The film comes to Yelm Cinemas this weekend for a two-night screening  and a Sunday matinee, followed by panel discussions. On Friday, October 28th Betz and co-director Taggart Siegel will be joined by a. Researcher Laurie McKenzie of the Organic Seed Alliance for a question and answer session after the movie. On Saturday night, Evergreen State College Professor David Muehleisen, Dave Mitman from the South Sound Seed Coalition, and Yelm’s own longtime organic farmer and entrepreneur Susie Kyle will be on hand.

Betz and Siegel had already made “Queen of the Sun”, a documentary about colony collapse among bees, when they came across a startling infographic: 94% of commercial seed varieties had been lost in less than a century. “We were no strangers to stories about eco-crises,” says Betz. “We thought, if we don’t know about this, that’s an impetus to make this film. We want to get the word out.”

The filmmakers were consistently amazed by the people they met in the course of the project. “These people are part of the fabric of our food,” says Betz. “They’re a really important part of a secure food future. We found that they took so much joy in the act of seed saving, and it was infectious. This is not some obscure, arcane thing. It’s pragmatic and fun.”

Aside from the seed savers they met activists and professionals working to counteract the influence of agricorp giants like Monsanto. “These are reluctant heroes who are fighting for our rights,” says Betz. “Small farmers and lawyers are on the front lines fighting for the people in Hawaii, in India, and in Mexico. This really is a global issue.”

Other countries have much stricter standards than the United States when it comes to monitoring GMOs and pesticides. “They sense the dangers of large chemical companies owning the majority of the world’s seeds,” says Betz. “People in the U.S. are waking up but it seems to be a slower process. The level of disconnect with our food in this country is very extreme.”

They hope to change that, especially for people who have never grown anything from seeds in their lives. “We’ll send you emails on how to grow your first bean and get the seeds from it,” says Betz. “You can do it with children. Just dive into an understanding of what makes nature and our food so amazing.”

Currently the filmmakers are one year into a two-year outreach and community engagement  campaign connected with the film. For more information or to find out how you can get involved, go to .

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Natural Cosmetics + Wine Tasting = Extra Happy Hour

503_wine_bottlesAs a general rule, Florence Vincent hates cosmetics. In fact, she hasn’t worn them in years. But recently she discovered a Seattle-based company that creates organic, vegan, and gluten-free products. “I researched Gabriel Cosmetics and their products before bringing them into the store,” says Florence. “Their ingredients are very clean. After seeing how fabulous everyone else looked I felt I needed to give it a try. I’m wearing makeup for the first time in a long time.”

On October 28th, representatives from the company will be giving product demonstrations in the store. At the same time, the Wine Cellar of Yelm’s Anne Marsh will be hosting Chris Smeaton of Holloran Vineyards for a special Pinot Noir tasting. “People can enjoy the makeup and come taste the wine,” says Marsh (to be clear, the makeup would come first, followed by the wine).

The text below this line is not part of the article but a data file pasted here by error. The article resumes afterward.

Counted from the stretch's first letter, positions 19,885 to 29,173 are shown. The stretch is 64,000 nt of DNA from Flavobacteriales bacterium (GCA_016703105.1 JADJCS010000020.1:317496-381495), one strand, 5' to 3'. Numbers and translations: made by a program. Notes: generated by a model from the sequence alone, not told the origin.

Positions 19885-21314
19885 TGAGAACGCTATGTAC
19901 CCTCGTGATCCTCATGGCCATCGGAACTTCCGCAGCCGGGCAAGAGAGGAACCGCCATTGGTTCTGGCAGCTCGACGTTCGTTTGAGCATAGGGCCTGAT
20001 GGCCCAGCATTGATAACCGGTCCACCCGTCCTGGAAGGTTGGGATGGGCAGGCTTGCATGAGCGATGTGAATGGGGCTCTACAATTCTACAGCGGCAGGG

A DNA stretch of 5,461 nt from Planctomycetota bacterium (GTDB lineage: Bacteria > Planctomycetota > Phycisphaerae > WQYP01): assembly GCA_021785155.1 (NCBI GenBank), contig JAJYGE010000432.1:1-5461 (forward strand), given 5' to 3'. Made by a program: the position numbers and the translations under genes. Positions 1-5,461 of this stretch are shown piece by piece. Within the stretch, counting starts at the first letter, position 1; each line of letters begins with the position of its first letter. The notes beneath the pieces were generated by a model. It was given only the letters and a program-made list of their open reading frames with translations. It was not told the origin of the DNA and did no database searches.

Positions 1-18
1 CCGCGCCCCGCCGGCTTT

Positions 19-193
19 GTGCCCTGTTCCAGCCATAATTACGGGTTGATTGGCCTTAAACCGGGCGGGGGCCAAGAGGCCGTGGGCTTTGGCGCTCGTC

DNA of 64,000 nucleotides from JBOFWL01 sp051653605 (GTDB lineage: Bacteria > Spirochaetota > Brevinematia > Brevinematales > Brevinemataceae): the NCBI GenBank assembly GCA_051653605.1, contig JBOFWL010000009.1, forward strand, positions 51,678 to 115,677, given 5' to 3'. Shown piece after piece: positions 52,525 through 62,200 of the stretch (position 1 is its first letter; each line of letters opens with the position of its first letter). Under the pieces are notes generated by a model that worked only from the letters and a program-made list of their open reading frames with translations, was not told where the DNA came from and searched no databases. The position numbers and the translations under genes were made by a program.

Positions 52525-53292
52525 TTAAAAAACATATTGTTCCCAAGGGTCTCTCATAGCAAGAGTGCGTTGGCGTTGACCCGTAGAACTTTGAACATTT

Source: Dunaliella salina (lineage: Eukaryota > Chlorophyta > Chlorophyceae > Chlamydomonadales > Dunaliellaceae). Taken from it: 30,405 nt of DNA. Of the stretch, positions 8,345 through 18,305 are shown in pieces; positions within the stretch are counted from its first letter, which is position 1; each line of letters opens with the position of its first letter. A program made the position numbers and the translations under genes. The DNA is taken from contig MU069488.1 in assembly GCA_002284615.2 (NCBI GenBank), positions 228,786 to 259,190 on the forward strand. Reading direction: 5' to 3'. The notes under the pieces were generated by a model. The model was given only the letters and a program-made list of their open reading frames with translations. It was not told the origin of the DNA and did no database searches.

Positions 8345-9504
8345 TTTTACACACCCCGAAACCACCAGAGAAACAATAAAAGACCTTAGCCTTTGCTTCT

Gabriel Cosmetics was founded by aesthetician Gabriel DeSantino who was first introduced to the natural approach by a grandmother who used botanical seaweed from the ocean for skin care. “Growing up with someone who was passionate about makeup and skin care was a big influence on him,” says Janaea Riddle, co-owner of P3 Connections which represents the company. “When he started in the business 24 years ago, there wasn’t anything natural on the market. He was one of the pioneers.”

She often hears from people who are allergic to most brands of cosmetics. “They find our makeup and realize that they can use it,” she says. “One of the greatest rewards is to know that we’re not only fashion forward but changing lives by giving people opportunities that they otherwise wouldn’t have.”

In a similar vein, the Pinot Noir that Smeaton will be introducing on Friday was created ‘without intervention.’ “That means the grapes go in and the wine comes out on in its own time,” says Marsh. “There are no additives and no filtration, which means no animal products, sawdust or junk. This is pure wine, made by nature and the love of a very great winemaker.”  The Happy Hour will run from 4:00 – 7:00.  

Like Florence, Anne has also become a convert to Gabriel Cosmetics. “I prefer a very natural look,” she says. “This makeup is so good for the skin and even makes your skin look healthier. It doesn’t accentuate lines, and for the first time in my life I have mascara that stays on my lashes and doesn’t get smeared under my eyes, yet washes away easily with soap and water.”  
On the 28th, Janaea and one of her colleagues will be on hand from 3:30 to 5:30 to provide makeup tips, color matches and advice on holiday lipstick as well as answer any questions. “We think makeup should include elements of fun and education, and we like to offer both,” she says.